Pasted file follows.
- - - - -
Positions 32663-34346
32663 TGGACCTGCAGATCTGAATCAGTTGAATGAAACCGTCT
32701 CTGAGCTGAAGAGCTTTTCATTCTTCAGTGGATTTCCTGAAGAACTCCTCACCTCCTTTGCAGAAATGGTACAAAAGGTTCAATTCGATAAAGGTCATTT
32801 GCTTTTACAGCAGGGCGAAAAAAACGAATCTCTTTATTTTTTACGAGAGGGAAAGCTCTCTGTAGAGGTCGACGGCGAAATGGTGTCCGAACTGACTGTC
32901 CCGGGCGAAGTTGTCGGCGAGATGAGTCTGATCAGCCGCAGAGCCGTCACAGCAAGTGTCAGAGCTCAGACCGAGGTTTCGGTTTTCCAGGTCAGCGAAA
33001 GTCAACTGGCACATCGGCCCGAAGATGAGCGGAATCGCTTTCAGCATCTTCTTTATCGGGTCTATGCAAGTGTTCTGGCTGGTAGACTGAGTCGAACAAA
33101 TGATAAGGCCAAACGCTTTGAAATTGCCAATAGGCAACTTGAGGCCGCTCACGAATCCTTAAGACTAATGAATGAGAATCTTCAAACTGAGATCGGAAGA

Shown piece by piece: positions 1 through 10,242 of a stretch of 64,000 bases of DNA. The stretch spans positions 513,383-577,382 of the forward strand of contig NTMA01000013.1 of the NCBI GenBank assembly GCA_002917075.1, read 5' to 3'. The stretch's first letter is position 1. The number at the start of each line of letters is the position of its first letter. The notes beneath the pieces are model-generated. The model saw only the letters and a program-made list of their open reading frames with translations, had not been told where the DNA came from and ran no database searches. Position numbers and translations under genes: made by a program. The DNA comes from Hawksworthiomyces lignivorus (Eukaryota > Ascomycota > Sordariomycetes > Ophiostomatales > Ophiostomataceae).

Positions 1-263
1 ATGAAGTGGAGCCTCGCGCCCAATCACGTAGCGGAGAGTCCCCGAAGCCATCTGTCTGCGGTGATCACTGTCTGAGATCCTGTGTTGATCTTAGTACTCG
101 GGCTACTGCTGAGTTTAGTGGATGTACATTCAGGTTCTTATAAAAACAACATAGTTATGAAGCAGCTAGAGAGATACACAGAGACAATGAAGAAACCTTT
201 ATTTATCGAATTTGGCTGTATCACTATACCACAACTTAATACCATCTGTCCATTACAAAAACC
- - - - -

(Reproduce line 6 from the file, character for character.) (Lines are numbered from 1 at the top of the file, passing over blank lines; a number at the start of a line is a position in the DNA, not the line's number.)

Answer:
33001 GTCAACTGGCACATCGGCCCGAAGATGAGCGGAATCGCTTTCAGCATCTTCTTTATCGGGTCTATGCAAGTGTTCTGGCTGGTAGACTGAGTCGAACAAA